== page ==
Posted in Journalism | Tagged: , , , , , , , , , , , , , , , , , , , , , , , , , , , , , , , , | Leave a Comment »

Obama ready for prime time: half-hour infomercial airs tonight

Posted by James McPherson on October 29, 2008

Next day update: Reader Luis Lopez pointed out in the comments that you can already find the infomercial on YouTube. Thanks, Luis. For convenience, I’ll post the video here. Yesterday’s post continues immediately after the video.

Tonight Barack Obama will be on almost every television network that matters, talking to Americans for 30 minutes less than a week before the election. I suspect the message will be mostly positive and optimistic, with just enough policy ideas to demonstrate that he has some. I’d like to see him announce some cabinet appointments, but that would be viewed as too risky for someone with the lead he holds.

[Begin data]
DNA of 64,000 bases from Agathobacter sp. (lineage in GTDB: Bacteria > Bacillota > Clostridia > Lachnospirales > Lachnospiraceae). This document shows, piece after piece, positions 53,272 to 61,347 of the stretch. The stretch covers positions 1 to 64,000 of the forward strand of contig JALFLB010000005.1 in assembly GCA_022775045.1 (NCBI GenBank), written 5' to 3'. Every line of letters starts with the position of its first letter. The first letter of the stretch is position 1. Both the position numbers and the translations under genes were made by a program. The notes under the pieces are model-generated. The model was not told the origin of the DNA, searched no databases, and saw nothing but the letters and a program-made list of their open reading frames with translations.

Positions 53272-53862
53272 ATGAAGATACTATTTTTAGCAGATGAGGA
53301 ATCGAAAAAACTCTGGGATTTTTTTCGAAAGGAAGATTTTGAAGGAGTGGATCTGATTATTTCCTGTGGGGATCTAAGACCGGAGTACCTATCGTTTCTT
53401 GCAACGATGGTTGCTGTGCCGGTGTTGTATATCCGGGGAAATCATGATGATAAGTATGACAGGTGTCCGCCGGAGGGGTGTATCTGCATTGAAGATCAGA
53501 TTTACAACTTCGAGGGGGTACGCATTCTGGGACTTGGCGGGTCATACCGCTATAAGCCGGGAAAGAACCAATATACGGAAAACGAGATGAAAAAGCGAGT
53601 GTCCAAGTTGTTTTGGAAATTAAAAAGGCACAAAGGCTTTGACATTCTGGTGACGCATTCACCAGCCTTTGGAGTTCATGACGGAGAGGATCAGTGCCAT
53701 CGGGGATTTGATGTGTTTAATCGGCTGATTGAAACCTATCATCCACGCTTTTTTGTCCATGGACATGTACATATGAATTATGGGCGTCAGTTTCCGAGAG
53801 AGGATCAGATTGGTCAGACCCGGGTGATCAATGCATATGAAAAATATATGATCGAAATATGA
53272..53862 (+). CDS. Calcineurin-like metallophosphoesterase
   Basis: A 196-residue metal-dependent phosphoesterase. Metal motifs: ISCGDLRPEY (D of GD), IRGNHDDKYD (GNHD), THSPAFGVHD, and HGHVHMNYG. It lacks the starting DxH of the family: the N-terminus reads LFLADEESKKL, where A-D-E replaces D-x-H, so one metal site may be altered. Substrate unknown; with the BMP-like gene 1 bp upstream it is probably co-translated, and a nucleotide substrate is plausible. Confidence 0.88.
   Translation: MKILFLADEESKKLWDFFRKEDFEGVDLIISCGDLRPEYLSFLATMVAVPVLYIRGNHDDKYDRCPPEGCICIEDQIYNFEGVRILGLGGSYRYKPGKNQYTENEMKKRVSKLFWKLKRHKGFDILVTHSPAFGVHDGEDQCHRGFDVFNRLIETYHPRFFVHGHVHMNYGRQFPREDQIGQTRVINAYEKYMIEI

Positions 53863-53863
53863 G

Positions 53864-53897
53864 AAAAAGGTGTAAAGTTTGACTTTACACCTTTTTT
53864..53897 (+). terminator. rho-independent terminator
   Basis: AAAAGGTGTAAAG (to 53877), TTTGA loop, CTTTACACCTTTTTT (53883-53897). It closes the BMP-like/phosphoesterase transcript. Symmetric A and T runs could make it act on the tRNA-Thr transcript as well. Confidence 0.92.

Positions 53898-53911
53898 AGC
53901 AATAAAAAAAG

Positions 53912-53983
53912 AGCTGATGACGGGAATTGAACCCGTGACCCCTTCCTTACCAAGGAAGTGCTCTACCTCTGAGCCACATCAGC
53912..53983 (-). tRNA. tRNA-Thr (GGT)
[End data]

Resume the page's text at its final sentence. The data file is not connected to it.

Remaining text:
The New York Times announced this morning that, based on a one-minute preview “heavy with strings, flags, presidential imagery, and some Americana filmed by Davis Guggenheim,” the address will be “a closing argument to the everyman.” (So much for John McCain’s ongoing “Joe the Plumber Tour.”)

Unless Obama decides to use the opportunity to announce that he and Joe Biden plan to leave their wives and marry one another, or that he and Osama bin Laden once smoked dope together while plotting the overthrow of the U.S., I can’t imagine that in this particular race–shaping up to be a possible landslide–the half hour will make much difference.

The commercial may reassure some prospective Obama voters (and may look to others as if he’s trying to run up the score), though because of rain the mostly white male audience tuning into Fox for the World Series won’t be there as a lead-in. And by the way, despite the myth that John McCain has repeated on the stump, Obama’s ad was never going to delay any World Series game.